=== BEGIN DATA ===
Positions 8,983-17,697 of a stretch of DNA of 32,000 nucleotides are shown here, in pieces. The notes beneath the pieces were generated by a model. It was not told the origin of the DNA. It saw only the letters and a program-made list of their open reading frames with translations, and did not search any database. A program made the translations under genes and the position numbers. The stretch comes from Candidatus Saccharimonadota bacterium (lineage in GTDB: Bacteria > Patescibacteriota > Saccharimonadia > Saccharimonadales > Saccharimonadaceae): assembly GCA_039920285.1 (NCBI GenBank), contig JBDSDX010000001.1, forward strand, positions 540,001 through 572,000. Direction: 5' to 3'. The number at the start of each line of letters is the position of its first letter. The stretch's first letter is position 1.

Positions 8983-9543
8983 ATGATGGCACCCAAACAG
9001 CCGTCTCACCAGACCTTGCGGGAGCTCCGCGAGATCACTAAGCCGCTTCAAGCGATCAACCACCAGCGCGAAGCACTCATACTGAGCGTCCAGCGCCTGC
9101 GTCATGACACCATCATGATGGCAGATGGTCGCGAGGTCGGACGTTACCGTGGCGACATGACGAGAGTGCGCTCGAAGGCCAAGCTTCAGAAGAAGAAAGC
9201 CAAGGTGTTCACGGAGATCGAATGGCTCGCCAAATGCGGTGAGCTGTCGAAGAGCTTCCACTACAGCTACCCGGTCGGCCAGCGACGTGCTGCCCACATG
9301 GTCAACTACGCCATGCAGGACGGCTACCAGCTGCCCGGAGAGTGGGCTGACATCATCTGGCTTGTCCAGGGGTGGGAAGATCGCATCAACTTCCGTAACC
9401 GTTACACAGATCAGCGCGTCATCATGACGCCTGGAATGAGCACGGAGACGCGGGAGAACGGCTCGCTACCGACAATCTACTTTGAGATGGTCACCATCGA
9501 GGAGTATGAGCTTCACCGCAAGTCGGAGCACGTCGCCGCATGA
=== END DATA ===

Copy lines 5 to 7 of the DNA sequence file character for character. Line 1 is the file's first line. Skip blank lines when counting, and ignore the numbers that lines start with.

9101 GTCATGACACCATCATGATGGCAGATGGTCGCGAGGTCGGACGTTACCGTGGCGACATGACGAGAGTGCGCTCGAAGGCCAAGCTTCAGAAGAAGAAAGC
9201 CAAGGTGTTCACGGAGATCGAATGGCTCGCCAAATGCGGTGAGCTGTCGAAGAGCTTCCACTACAGCTACCCGGTCGGCCAGCGACGTGCTGCCCACATG
9301 GTCAACTACGCCATGCAGGACGGCTACCAGCTGCCCGGAGAGTGGGCTGACATCATCTGGCTTGTCCAGGGGTGGGAAGATCGCATCAACTTCCGTAACC